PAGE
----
Search result: 8 articles

x
The search results will be filtered on:
Journal European Employment Law Cases x Year 2021 x
Rulings

ECJ 12 May 2021, Case C-130/20 (INSS (Complément de pension pour les mères – II)), Gender Discrimination, Pension

YJ – v – Instituto Nacional de la Seguridad Social (INSS), Spanish case

Journal European Employment Law Cases, Issue 2 2021
Keywords Gender Discrimination, Pension
Abstract

    Directive 79/7 on equal treatment for men and women in matters of social security does not apply to national legislation which grants a pension supplement to women with at least two children who retire (early) on grounds of law but not in case of voluntary early retirement, as the Directive concerns discrimination between men and women.

Landmark Ruling

ECJ 3 June 2021, case C-624/19 (Tesco Stores), Gender Discrimination, Discrimination General

[Employees] – v – Tesco Stores Ltd, UK case

Journal European Employment Law Cases, Issue 2 2021
Keywords Gender Discrimination, Discrimination General
Abstract

    The principle, laid down by EU law, of equal pay for male and female workers can be relied upon directly, in respect both of ‘equal work’ and of ‘work of equal value’, in proceedings between individuals.

    In 2014, the ECJ was presented with a preliminary reference from the District Court in Kolding on the matter of whether EU law provides protection against discrimination on grounds of obesity with regard to employment and occupation. Following the ECJ’s ruling, first the District Court and later the High Court found that an employee’s obesity as such did not constitute a disability within the meaning of Directive 2000/78/EC establishing a general framework for equal treatment in employment and occupation since his obesity had not constituted a limitation or inconvenience in the performance of his job.


Christian K. Clasen
Christian K. Clasen is a partner at Norrbom Vinding.

    On 16 December 2020, the Supreme Court of Lithuania (Cassation Court) delivered a ruling in a case where an employee claimed that the employer, JSC ‘Lithuanian Railways’, did not apply the regulations of the company’s employer-level collective agreement and did not pay a special bonus – an anniversary benefit (i.e. a benefit paid to employees on reaching a certain age) – because the employee was not a member of the trade union which had signed the collective agreement. According to the employee, she was discriminated against because of her membership of another trade union, i.e membership of the ‘wrong’ trade union.
    The Supreme Court held that combatting discrimination under certain grounds falls within the competence and scope of EU law, but that discrimination on the grounds of trade union membership is not distinguished as a form of discrimination. Also, the Court ruled that in this case (contrary to what the employee claimed in her cassation appeal) Article 157 of the Treaty on the Functioning of the European Union (TFEU) is not applicable because it regulates the prohibition of discrimination on other (sex) grounds. Moreover, the Court found that there was no legal basis for relying on the relevant case law of the ECJ which provides clarification on other forms of discrimination, but not on discrimination based on trade union membership.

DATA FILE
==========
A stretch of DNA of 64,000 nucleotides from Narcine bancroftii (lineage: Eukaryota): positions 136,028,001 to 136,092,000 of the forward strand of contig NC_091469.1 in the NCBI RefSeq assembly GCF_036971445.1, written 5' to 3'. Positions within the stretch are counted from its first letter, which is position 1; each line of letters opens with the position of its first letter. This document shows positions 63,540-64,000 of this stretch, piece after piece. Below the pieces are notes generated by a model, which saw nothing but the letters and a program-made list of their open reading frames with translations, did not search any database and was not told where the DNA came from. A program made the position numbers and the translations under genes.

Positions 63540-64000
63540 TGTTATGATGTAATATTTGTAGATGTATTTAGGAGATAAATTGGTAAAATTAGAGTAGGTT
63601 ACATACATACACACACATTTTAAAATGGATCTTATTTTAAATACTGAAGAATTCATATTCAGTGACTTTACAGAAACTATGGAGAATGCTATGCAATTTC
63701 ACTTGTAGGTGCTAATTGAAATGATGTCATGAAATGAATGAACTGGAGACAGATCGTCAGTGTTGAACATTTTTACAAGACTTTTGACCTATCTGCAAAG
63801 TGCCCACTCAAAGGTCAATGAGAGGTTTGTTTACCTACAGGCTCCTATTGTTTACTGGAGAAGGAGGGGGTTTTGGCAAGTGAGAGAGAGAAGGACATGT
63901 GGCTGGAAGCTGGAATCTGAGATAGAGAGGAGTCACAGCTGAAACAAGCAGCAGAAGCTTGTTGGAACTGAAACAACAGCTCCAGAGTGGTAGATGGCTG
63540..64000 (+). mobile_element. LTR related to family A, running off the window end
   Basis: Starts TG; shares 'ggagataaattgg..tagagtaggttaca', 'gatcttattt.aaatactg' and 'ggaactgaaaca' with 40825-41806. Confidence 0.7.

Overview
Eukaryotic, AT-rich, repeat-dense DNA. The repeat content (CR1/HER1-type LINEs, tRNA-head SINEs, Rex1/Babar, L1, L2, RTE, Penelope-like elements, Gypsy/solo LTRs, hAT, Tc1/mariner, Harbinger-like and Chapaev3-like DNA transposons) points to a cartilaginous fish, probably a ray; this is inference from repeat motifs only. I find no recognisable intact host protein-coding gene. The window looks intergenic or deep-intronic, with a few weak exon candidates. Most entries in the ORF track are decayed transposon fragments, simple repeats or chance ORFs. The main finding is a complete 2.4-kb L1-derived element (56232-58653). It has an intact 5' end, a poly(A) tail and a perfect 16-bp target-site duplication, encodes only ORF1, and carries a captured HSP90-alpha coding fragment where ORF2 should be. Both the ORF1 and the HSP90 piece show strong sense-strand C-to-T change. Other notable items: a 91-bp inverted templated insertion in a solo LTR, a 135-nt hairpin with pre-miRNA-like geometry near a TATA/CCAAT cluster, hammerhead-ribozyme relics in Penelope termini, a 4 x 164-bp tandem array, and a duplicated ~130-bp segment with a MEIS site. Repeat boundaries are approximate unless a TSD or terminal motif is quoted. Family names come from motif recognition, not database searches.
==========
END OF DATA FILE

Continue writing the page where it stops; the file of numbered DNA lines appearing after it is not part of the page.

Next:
Vida Petrylaitė
Vida Petrylaitė is an associate professor at Vilnius university.
Case Reports

2021/4 Budget considerations can justify indirect discrimination (UK)

Journal European Employment Law Cases, Issue 1 2021
Keywords Discrimination General, Age Discrimination
Authors Carolyn Soakell
AbstractAuthor's information

    If an employer has a policy which is indirectly discriminatory and the employer’s aim is no more than saving money, the Court of Appeal (CA) has ruled that this cannot justify the discrimination. However, needing to balance the books can potentially be a valid justification for indirect discrimination.


Carolyn Soakell
Carolyn Soakell is a partner at Lewis Silkin LLP.
Rulings

ECJ 21 January 2021, C-843/19 (INSS), Gender Discrimination, Pension

Instituto Nacional de la Seguridad Social (INSS) – v – BT

Journal European Employment Law Cases, Issue 1 2021
Keywords Gender Discrimination, Pension
Abstract

    Requiring a minimum pension amount for allowing early retirement is not contrary to Article 4(1) of Directive 79/7 even if it puts female workers at a particular disadvantage, provided that this is justified by legitimate reasons of social policy which are not related to gender discrimination.

Case Law

Access_open 2021/1 EELC’s review of the year 2020

Journal European Employment Law Cases, Issue 1 2021
Authors Ruben Houweling, Daiva Petrylaitė, Marianne Hrdlicka e.a.
Abstract

    Various of our academic board analysed employment law cases from last year. However, first, we start with some general remarks.


Ruben Houweling

Daiva Petrylaitė

Marianne Hrdlicka

Attila Kun

Luca Calcaterra

Francesca Maffei

Jean-Philippe Lhernould

Niklas Bruun

Jan-Pieter Vos

Luca Ratti

Andrej Poruban

Anthony Kerr

Filip Dorssemont
Pending Cases

Case C-625/20, Social Insurance, Gender Discrimination

KM – v – Instituto Nacional de la Seguridad Social (INSS), reference lodged by the Juzgado de lo Social n.º 26 de Barcelona (Spain) on 19 November 2020

Journal European Employment Law Cases, Issue 1 2021
Keywords Social Insurance, Gender Discrimination
Showing all 8 results
You can search full text for articles by entering your search term in the search field. If you click the search button the search results will be shown on a fresh page where the search results can be narrowed down by category or year.